← 43. Renewable energy auctions are a type of support mechanism for renewable energy technologies and generally opened by the government of a country. They generally specify the capacity (kW) or the electricity generation (kWh) that is up for auction, as well as the generation technology (e.g. wind, solar) and sometimes the generation location. Project developers then submit a bid to the auction, outlining their project proposal and stating the price per unit of electricity at which they will be able to realise it. The government evaluates the bids based on price and other criteria and selects the best offer (IRENA, 2013[197]).

← 44. In January 2020, the decree on the special fee to incentivise preferential electricity producers was extended. Consumers keep paying a surcharge of RSD 0.093 per kWh or EUR 0.79/MWh (Balkan Green Energy News, 2020[175]).

← 45. Registered complaint to the Energy Community Secretariat: www.energy-community.org/legal/cases/2018/case0918RS.html. An environmental impact assessment study for the Drmno mine was conducted in 2009 (Decision of the Ministry of Environmental Protection, No. 353-02-0360/2008-02 of 10 April 2009 approving the environmental impact assessment). However, when the mine’s annual production was later increased, the Ministry of Environmental Protection decided it was not necessary to prepare a new environmental impact assessment, given that the borders of the mine were unchanged.

← 46. In June 2016, the administrative court decided that the environmental impact assessment realised in 2013 should be revoked.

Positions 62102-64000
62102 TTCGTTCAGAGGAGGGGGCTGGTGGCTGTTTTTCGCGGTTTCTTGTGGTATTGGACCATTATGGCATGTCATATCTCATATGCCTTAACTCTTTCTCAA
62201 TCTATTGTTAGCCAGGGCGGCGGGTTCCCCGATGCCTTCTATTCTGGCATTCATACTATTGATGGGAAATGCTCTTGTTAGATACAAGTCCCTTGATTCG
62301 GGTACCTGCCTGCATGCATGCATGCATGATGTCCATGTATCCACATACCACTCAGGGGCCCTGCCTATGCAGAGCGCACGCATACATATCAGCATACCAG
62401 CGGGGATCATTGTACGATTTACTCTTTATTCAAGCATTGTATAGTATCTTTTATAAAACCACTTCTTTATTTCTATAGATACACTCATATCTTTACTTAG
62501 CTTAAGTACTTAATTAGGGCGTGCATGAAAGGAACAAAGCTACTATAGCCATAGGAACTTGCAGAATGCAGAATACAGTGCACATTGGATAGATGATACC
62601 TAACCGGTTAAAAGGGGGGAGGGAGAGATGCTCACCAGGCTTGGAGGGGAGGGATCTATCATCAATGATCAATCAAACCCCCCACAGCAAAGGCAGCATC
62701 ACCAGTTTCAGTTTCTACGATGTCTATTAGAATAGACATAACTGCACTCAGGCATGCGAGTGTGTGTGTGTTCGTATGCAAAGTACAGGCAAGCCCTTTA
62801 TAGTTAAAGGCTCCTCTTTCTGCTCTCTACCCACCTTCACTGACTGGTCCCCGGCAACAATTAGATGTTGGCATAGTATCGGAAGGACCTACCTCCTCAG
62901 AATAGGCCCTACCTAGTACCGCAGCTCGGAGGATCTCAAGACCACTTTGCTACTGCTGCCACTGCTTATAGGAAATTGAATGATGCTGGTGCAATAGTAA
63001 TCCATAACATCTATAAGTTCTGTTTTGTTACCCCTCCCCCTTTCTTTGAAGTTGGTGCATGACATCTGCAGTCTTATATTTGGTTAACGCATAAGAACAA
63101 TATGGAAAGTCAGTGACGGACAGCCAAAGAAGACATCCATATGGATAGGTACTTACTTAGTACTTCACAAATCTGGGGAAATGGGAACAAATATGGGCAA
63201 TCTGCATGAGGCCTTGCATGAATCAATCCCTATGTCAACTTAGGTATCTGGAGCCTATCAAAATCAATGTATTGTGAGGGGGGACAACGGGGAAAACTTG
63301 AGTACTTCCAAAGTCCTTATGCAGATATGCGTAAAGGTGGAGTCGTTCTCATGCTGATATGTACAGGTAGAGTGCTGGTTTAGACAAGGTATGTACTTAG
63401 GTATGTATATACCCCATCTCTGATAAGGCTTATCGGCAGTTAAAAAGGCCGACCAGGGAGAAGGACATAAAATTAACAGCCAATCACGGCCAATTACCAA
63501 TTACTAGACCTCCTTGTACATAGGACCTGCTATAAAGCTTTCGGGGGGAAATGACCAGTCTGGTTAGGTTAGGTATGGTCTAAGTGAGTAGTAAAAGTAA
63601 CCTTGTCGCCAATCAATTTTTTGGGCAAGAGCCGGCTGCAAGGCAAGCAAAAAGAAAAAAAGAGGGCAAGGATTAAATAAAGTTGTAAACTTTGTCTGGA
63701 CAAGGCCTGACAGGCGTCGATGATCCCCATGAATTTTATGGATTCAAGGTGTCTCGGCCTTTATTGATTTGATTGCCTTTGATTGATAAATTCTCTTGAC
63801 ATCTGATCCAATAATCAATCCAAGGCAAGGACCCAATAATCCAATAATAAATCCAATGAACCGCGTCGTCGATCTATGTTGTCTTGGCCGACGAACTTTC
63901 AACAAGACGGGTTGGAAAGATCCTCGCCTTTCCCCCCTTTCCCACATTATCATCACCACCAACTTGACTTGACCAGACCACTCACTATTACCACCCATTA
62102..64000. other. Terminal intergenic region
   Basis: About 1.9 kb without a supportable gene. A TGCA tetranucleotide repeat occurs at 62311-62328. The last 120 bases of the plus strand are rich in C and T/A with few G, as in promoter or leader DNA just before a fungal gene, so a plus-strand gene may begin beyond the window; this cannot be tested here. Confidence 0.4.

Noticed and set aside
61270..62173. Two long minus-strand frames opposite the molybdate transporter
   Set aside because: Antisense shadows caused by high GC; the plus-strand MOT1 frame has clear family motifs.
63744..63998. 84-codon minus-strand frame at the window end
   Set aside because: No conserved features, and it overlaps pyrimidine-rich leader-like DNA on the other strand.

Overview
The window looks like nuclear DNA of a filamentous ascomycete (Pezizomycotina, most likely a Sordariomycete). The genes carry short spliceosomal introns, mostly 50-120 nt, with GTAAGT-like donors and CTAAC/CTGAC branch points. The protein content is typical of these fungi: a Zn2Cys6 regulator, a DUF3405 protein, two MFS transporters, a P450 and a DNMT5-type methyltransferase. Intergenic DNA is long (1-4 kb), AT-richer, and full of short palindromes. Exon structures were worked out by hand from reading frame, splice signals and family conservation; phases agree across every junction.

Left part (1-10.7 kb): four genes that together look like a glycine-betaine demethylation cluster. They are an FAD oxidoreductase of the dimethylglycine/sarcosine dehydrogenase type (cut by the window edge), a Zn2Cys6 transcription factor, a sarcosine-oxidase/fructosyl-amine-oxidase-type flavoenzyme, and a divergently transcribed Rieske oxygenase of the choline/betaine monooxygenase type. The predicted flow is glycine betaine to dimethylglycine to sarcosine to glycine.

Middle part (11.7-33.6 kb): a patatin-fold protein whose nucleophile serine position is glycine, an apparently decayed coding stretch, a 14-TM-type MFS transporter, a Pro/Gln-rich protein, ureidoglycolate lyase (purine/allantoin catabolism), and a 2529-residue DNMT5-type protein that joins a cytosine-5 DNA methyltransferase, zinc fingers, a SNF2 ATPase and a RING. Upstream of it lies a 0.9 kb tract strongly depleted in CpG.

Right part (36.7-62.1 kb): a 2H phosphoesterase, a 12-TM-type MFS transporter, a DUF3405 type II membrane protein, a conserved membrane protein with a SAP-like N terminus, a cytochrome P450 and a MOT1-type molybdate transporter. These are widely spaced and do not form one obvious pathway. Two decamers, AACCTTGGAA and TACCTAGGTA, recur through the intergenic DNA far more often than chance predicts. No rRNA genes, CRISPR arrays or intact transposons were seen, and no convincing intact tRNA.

← 47. The European Union’s Third Energy Package aimed at liberalisation of the gas and electricity markets and empowering energy consumers.

← 48. The government has not yet fixed targets or objectives (based on an interview in February 2020). The Ministry of Mining and Energy set up a project, Further Development of Energy Planning Capacity Project (follow up IPA 2013), to define targets for 2030 and 2050 to contribute to the EU targets for 2030, support the preparation of the NECP and to further develop and improve Serbia’s energy policy.

← 49. There is a bill discount for vulnerable customers (Decree on Energy Vulnerable Customer, January 2016, amended in 2018, https://www.paragraf.rs/propisi/uredba-o-energetski-ugrozenom-kupcu-republike-srbije.html). In 2019, 76 888 customers were granted bill discounts but takeup is low: between 300 000 and 400 000 households would probably be eligible for the bill discount (AERS, 2020[199]).

← 50. The electricity tariff for households and small customers exercising their right to remain under regulated tariffs are not deemed to reflect costs, while in the remaining segment of the market (around 50% of total consumption) price-setting is subject to competition.